They have a security check, and I simply walked past the metal scanner and opened my bag for their inspection. ATMs are there, too. Then go downstairs to buy a ticket, which is 29, and again you get a token. The trains are further downstairs.

the station

The railway station, Hua Lamphang, is the last stop, so it’s easy to pick the right direction. It’s the seventh stop.

7th and last stop

Announcements are given also in English on both trains.

final stop

Once you arrive you take Exit 2, which takes you directly to the railway station. More ATMs in both stations.

Ticket windows for mainline trains

There are information desks there to help you.

The trip took about an hour, and cost 64. Another guy on the train caught a taxi, which cost 500 and took an hour and a half.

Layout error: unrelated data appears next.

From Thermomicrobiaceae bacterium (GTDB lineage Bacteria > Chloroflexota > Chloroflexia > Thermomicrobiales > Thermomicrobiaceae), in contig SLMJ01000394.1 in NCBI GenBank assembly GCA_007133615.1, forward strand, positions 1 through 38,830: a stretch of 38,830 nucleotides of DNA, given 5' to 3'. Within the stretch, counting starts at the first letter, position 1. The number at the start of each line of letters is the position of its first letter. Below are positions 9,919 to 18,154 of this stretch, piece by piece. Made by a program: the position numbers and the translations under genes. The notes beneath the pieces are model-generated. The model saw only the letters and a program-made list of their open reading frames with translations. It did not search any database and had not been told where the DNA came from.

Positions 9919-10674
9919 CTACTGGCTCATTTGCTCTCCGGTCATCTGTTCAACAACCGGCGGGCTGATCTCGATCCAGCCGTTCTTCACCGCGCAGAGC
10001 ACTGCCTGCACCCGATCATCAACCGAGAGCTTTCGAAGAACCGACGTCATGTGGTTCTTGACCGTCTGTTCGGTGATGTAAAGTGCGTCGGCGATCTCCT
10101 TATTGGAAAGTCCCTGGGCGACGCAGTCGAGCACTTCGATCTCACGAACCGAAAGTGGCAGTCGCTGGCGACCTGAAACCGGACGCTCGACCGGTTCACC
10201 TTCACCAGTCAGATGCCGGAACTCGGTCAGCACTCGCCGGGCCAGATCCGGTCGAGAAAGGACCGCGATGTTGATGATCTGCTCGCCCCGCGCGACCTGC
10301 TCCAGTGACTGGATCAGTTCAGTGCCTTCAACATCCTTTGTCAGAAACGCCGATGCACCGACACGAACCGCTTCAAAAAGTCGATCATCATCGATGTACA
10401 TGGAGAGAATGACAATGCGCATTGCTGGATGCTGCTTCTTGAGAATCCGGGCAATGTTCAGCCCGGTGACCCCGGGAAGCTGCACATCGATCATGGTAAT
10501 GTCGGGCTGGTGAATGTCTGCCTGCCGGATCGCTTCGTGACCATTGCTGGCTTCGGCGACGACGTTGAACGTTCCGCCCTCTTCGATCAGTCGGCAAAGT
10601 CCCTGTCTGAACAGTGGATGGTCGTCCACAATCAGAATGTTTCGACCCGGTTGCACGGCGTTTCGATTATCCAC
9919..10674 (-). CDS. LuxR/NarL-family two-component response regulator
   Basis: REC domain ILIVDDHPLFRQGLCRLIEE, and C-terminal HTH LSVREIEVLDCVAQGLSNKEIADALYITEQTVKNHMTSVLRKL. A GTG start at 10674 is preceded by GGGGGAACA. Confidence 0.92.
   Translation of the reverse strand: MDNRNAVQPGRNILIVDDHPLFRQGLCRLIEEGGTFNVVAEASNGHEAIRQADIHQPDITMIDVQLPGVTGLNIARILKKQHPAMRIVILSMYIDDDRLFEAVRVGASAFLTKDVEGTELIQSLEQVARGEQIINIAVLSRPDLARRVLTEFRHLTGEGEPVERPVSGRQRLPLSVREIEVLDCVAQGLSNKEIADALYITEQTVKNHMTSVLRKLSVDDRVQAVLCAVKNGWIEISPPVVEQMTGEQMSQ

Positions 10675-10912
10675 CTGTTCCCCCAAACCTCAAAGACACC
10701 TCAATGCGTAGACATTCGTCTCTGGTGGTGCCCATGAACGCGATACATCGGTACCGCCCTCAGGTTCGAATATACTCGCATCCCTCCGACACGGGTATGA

From Bangkok to Penang by train – Part 1 – planning and establishing the details

Health note: Bangkok airport now, it appears on a sporadic basis, employs full body scanners,  which scientific studies have shown cause cancer, and damage DNA.  In the US the machine attendants are coming down with cancer.  Besides, many dangerous objects have been snuck through them, and so they are not even effective. I for one will not fly out of Bangkok anymore.  An alternative to flying to Malaysia is catching the train south.

I am planning sometime this year to catch the train from Bangkok to Penang. The first step was to check The man in Seat 61. There you can find good information and photos.  The information here is in addition to Seat 61.

Then I asked a friend who has done the journey a number of times.

You have to buy a ticket at the station in Bangkok. They speak English.

There is only one class of travel to Butterworth.